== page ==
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2021, Vol.78, No.2

  • 1.

    Female Patronage of Jain Temples under Colonial Rule in Gujarat

    Hawon Ku | 2021, 78(2) | pp.15~48 | number of Cited : 0
    Abstract PDF
    This paper examines two Jain women and their patronage of temples during the 19th century, and how such patronage embodied a “non-confrontational resistance and contestatory behavior”. Ujambai, a wealthy Jain woman from Ahmedabad, built the Nandīśvaradvīpa Temple at Śatruñjaya (1840), one of the most sacred pilgrimage sites for Śvetāmbara Mūrtipujak Jains, and Harkunvarbai built the Hathi Singh Temple in Ahmedabad (1848), after the death of her husband. I suggest that in comparison to Ujambai’s temple, which aimed to differentiate her faith from the worldly approach of the Jain merchants while simultaneously challenging the symbolic limits set by traditional patriarchy, Harkunvarbai’s temple appropriated the temple architecture of male patrons to proclaim her status as householder. In addition, I argue that Harkunvarbai’s shift from religious patronage to civic duties also displayed the facility with which she replicated the patterns of contemporary male patronage.
  • 2.

    A Study on Kamaladevi: Challenging Gender Consciousness and Her Ambivalent Relationship with Gandhi

    park kyumpyo | 2021, 78(2) | pp.49~82 | number of Cited : 0
    Abstract PDF
    This study examines Kamaladevi’s life and connotations, focusing on her challenges towards gender consciousness, her involvement in women’s movements, and her ambivalent relationship with Gandhi, in spite of his influence. While Kamaladevi was a child widow, she was able to remarry, although her second marriage also ended in divorce. As soon as it was made legal, she ran for office in local council elections. Her personal life embodies her challenges towards traditional patriarchy, based on human agency and gender equality consciousness. She was also a founding member of AIWC and served as secretary-general, vice chairman and chairman, during which period she emphasized economic independence of women as well as the importance of labour. On the other hand, Kamaladevi’s relationship with Gandhi has been ambivalent throughout history, despite her being deeply sympathetic to his ideas and activities since the 1920s. While she was a staunch supporter of his movements, including his opposition towards the INC’s transition to a political party following Independence, she was also critical of his views such as his standpoint towards Partition. After independence, Kamaladevi departed the political arena and devoted the rest of her life to the economic independence of craftsmen and revival of traditional Indian culture. In conclusion, Kamaladevi’s contribution to women movements and politics reflect her spirit of challenge in pursuing human rights beyond women and men’s distinctions.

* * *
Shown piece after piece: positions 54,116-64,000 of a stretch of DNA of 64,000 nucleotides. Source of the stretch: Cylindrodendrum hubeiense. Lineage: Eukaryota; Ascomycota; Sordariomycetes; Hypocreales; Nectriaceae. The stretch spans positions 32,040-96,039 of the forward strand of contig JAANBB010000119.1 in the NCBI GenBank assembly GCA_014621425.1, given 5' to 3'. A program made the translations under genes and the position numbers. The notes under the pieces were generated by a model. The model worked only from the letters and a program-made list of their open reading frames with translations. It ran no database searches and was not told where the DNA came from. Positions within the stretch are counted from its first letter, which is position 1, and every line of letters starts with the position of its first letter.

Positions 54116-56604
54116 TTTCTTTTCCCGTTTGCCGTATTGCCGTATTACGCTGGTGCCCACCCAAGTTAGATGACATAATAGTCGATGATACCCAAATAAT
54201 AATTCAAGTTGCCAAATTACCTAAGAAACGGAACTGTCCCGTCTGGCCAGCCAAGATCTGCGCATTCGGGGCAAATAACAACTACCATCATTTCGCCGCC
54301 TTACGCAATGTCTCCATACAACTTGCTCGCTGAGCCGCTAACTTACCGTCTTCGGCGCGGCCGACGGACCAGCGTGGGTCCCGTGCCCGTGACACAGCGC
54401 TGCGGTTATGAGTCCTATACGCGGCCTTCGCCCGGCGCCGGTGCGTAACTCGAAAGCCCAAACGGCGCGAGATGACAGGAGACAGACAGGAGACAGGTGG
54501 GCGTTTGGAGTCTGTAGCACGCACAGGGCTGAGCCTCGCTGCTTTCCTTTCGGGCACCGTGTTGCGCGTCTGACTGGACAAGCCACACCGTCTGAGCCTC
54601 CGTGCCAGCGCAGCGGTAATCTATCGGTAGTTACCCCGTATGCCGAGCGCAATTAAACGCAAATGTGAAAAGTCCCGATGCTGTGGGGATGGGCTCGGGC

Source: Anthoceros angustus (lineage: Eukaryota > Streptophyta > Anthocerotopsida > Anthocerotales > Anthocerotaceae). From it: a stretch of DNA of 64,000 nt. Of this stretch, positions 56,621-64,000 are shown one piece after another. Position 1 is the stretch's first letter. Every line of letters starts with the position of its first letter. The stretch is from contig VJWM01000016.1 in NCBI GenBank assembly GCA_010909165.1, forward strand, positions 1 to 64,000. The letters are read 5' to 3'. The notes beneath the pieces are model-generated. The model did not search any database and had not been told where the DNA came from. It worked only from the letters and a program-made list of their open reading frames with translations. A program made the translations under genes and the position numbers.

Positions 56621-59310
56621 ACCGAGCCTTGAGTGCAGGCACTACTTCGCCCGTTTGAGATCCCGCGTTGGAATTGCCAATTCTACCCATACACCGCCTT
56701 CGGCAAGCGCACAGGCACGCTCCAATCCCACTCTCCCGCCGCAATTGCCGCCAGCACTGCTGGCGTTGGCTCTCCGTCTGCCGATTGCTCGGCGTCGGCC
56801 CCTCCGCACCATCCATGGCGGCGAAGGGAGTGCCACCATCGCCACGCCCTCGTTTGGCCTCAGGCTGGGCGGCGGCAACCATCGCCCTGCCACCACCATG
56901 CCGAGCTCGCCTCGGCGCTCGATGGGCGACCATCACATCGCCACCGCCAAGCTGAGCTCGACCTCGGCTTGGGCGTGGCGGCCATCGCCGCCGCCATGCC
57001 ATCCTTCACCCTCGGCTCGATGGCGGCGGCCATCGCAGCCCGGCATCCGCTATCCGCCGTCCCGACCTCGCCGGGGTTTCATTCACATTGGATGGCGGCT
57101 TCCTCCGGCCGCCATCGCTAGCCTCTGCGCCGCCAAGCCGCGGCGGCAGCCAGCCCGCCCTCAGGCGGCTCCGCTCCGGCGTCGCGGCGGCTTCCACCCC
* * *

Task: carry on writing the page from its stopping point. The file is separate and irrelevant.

• 3.

    Discourse on Women’s Reform in Colonial India: An Autobiography of a Devadasi

    Lee Dongwon | 2021, 78(2) | pp.83~121 | number of Cited : 0
    Abstract PDF
    This paper examines the discourse on women’s reform in colonial India, focusing on a devadasi’s autobiographical writing. As ‘a female servant of god’, a devadasi was dedicated to a temple through symbolic marriage with the gods. Devadasi served her god through dancing and singing at rituals and festivals; however, as the additional duty of sexual service to priests and donors were added, they became powerful symbols of the corrupt Hindu society during the colonial period. Tācikaḷ Mōcavaḷai (1936, “Web of Deceit”) is an autobiographical novel of Muvalur Ramamirtham (1883- 1962), a social reformer and a former devadasi, which promotes the abolition of the devadasi system. With her firsthand experience, Ramamirtham accuses the devadasi as a social evil who deceives young men, as well as Otherized as a target of moral reform in contrast to the ‘reformed’ female characters. Based on the ideology of the Self-Respect Movement (1925), Ramamirtham argues that caste, patriarchy, and Brahminism are the reason for the corruption of the devadasi; this played an important role in the illegalization of the practice in 1947. In addition to being a milestone in the Devadasi Movement, Ramamirtham’s autobiographical novel expanded the field of women’s autobiographical writing in India, addressing the cause of devadasi’ degradation, and advocating self-respect marriage for women’s reform. As such, Tācikaḷ Mōcavaḷai can be said to have led to a rise of public awareness of devadasi as well as the illegalization of the practice in 1947; in addition to being a milestone in the Devadasi Movement, it also expanded the field of women’s autobiographical writing in India.